Andrea: Intellectually I understand that Hiro is supposed to become a bad-ass is supposed to go through certain tasks to get to that role, but his journey–rather the way the writers are writing particular subplot, is undignified, un-fun, and just damn bo-ring. Watching mythologist Joseph Campbell sit and explain The Hero’s Journey to Bill Moyers is far more interesting than watching Hiro actually taking the adventure. But let me be (somewhat) generous: I suppose part of Hiro’s particular path is to not sweat. I mean, if he is indeed suppose to become that fly-ass man I saw in Season 1, then not sweating is a must.
I’m glad Ando is around as a grown-man counterweight to Hiro’s juvenile buffoonery. Now, if Ando would have hauled Hiro and Baby Parkman for 12 miles and glistening sweat…and shirtless…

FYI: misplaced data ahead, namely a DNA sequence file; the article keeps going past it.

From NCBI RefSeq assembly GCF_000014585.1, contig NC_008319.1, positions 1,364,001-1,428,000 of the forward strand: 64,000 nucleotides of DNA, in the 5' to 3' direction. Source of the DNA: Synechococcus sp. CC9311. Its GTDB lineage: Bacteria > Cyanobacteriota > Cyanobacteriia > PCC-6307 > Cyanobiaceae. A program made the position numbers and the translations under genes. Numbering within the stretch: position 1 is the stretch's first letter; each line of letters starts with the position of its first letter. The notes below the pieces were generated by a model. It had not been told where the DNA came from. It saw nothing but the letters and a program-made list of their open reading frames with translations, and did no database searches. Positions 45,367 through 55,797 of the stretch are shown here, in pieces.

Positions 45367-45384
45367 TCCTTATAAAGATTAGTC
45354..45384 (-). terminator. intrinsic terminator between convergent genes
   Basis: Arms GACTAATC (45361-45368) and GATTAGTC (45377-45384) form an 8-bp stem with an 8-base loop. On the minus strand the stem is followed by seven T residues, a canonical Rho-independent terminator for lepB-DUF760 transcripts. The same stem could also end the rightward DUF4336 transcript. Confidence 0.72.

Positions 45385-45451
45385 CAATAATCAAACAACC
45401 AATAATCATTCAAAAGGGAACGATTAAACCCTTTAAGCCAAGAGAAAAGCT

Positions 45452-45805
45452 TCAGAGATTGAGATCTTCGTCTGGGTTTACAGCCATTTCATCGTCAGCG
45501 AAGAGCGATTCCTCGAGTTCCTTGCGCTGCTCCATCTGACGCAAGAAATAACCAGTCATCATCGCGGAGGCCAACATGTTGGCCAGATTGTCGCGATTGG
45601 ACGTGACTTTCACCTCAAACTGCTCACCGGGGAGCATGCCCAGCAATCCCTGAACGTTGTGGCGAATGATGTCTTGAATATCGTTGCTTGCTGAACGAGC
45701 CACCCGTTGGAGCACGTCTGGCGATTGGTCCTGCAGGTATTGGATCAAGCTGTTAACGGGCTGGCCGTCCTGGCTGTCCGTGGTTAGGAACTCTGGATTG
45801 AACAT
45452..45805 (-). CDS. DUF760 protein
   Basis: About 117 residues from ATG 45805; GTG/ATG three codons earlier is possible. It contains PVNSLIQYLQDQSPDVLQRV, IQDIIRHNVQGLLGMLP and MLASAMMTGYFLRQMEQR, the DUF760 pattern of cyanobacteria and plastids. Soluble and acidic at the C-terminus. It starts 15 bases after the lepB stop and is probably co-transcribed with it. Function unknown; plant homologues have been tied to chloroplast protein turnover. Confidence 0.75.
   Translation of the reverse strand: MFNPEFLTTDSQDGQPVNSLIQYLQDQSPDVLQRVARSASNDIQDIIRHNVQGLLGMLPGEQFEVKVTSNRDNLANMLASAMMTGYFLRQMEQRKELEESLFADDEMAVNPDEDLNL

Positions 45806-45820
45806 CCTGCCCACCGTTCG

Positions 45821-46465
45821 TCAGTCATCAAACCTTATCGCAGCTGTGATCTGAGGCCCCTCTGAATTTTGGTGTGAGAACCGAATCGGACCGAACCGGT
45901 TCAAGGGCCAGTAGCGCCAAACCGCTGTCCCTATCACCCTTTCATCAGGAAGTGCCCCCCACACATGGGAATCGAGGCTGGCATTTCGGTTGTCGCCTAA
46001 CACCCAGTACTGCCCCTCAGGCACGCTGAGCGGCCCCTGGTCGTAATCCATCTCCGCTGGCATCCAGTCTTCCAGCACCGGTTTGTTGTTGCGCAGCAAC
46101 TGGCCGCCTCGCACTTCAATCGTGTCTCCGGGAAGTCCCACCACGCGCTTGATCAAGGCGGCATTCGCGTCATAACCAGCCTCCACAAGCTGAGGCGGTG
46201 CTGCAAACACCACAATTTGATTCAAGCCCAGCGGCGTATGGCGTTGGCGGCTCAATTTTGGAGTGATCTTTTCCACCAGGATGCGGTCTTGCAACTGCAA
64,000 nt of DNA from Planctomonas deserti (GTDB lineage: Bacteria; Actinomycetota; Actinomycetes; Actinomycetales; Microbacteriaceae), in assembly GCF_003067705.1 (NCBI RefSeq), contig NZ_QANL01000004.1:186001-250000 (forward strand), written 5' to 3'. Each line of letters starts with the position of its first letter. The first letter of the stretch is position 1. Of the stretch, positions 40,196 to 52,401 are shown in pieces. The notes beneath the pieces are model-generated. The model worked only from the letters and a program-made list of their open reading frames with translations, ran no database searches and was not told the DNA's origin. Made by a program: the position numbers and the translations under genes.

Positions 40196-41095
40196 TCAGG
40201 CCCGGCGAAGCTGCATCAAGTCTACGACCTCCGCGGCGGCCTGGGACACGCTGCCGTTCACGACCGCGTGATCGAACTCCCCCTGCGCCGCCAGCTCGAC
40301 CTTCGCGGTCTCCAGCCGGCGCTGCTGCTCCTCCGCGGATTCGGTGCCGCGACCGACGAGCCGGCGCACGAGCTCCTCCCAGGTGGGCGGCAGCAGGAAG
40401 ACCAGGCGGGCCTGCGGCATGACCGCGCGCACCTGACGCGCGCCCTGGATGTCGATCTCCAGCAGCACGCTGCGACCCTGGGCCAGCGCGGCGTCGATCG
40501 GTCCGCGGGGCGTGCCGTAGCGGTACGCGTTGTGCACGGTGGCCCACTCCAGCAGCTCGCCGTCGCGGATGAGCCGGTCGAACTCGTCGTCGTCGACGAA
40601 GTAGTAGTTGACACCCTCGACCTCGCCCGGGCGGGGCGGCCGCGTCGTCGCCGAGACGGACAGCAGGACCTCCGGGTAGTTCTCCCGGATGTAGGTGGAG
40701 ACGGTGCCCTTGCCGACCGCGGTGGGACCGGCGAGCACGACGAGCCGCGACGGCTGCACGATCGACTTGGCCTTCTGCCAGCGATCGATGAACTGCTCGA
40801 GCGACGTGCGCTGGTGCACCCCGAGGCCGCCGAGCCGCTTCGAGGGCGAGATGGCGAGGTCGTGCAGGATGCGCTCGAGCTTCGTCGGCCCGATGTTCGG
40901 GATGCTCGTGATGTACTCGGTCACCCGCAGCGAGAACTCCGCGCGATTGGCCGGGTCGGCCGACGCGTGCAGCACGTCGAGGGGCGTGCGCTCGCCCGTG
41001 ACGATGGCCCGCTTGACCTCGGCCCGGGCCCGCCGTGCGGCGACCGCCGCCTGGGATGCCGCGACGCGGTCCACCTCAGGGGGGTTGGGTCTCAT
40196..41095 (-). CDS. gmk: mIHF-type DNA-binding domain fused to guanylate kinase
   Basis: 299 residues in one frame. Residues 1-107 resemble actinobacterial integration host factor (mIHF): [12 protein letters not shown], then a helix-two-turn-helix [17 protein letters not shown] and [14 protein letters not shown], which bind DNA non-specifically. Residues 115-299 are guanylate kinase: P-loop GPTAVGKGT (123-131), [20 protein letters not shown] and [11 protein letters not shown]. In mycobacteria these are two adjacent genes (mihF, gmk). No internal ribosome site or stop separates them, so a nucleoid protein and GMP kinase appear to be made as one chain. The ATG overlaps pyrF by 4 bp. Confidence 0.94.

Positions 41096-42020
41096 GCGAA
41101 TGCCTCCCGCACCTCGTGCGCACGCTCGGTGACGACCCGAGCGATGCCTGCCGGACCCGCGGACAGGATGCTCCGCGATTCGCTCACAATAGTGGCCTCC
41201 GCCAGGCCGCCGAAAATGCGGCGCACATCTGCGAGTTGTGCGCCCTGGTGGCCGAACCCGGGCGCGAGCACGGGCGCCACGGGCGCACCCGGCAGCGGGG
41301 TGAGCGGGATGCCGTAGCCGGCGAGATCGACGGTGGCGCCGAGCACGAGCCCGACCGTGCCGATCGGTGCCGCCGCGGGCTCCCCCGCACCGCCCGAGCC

Mahsino: Oooh two Asian guys try and take care of a white baby and wackiness ensues. Yawn. Substitute baby for almost any other noun and that describes almost every other Ando/Hiro storyline. Were we really supposed to believe that Ando watches Dr.Phil? When would this be? For the past couple of years he hasn’t had the time to watch tv, unless of course he was watching Dr. Phil as part of his multiple in-flight movies/television shows.
This was one of those storylines where reading the subtitles was pertinent. I kept on hearing baby Jesus (I have really weird hearing) while I was in the next room when Hiro was calling Jr. Baby Genesis and I just about lost it before I hit rewind. I knew it couldn’t have been Jesus- it’s not like the kid was a Petrelli (unless Peter, in one of his time-raveling adventures, shape shifted, and slept with Matt’s wife in some sort of Terminator like mission to save the future from an unspeakable evil- in which case I’m gonna preemptively say I called it!).